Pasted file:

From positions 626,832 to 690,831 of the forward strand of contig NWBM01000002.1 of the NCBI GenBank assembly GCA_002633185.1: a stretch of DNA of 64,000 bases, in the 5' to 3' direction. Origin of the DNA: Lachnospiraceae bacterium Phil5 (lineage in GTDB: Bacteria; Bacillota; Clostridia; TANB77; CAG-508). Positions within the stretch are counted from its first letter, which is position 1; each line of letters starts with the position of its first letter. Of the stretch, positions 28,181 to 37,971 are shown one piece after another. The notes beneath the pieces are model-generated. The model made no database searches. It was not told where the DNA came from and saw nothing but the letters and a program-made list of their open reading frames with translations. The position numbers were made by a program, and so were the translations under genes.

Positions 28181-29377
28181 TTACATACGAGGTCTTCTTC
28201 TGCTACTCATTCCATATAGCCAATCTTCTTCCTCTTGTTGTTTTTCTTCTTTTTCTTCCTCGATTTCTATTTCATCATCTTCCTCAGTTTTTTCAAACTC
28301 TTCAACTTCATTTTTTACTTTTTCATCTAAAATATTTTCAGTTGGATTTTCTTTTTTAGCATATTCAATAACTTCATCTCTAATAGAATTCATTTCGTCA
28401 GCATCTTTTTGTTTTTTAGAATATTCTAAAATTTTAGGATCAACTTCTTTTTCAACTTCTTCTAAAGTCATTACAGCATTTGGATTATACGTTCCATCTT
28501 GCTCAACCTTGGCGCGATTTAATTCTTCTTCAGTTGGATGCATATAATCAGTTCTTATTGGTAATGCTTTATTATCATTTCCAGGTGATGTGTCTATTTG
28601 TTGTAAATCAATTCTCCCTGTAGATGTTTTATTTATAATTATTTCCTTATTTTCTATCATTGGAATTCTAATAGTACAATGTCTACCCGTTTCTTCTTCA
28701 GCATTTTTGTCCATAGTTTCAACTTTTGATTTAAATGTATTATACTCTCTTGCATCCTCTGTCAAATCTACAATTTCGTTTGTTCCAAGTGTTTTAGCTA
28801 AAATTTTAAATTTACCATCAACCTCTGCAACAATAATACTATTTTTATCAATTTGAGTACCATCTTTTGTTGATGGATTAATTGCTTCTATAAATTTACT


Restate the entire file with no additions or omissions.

From positions 626,832 to 690,831 of the forward strand of contig NWBM01000002.1 of the NCBI GenBank assembly GCA_002633185.1: a stretch of DNA of 64,000 bases, in the 5' to 3' direction. Origin of the DNA: Lachnospiraceae bacterium Phil5 (lineage in GTDB: Bacteria; Bacillota; Clostridia; TANB77; CAG-508). Positions within the stretch are counted from its first letter, which is position 1; each line of letters starts with the position of its first letter. Of the stretch, positions 28,181 to 37,971 are shown one piece after another. The notes beneath the pieces are model-generated. The model made no database searches. It was not told where the DNA came from and saw nothing but the letters and a program-made list of their open reading frames with translations. The position numbers were made by a program, and so were the translations under genes.

Positions 28181-29377
28181 TTACATACGAGGTCTTCTTC
28201 TGCTACTCATTCCATATAGCCAATCTTCTTCCTCTTGTTGTTTTTCTTCTTTTTCTTCCTCGATTTCTATTTCATCATCTTCCTCAGTTTTTTCAAACTC
28301 TTCAACTTCATTTTTTACTTTTTCATCTAAAATATTTTCAGTTGGATTTTCTTTTTTAGCATATTCAATAACTTCATCTCTAATAGAATTCATTTCGTCA
28401 GCATCTTTTTGTTTTTTAGAATATTCTAAAATTTTAGGATCAACTTCTTTTTCAACTTCTTCTAAAGTCATTACAGCATTTGGATTATACGTTCCATCTT
28501 GCTCAACCTTGGCGCGATTTAATTCTTCTTCAGTTGGATGCATATAATCAGTTCTTATTGGTAATGCTTTATTATCATTTCCAGGTGATGTGTCTATTTG
28601 TTGTAAATCAATTCTCCCTGTAGATGTTTTATTTATAATTATTTCCTTATTTTCTATCATTGGAATTCTAATAGTACAATGTCTACCCGTTTCTTCTTCA
28701 GCATTTTTGTCCATAGTTTCAACTTTTGATTTAAATGTATTATACTCTCTTGCATCCTCTGTCAAATCTACAATTTCGTTTGTTCCAAGTGTTTTAGCTA
28801 AAATTTTAAATTTACCATCAACCTCTGCAACAATAATACTATTTTTATCAATTTGAGTACCATCTTTTGTTGATGGATTAATTGCTTCTATAAATTTACT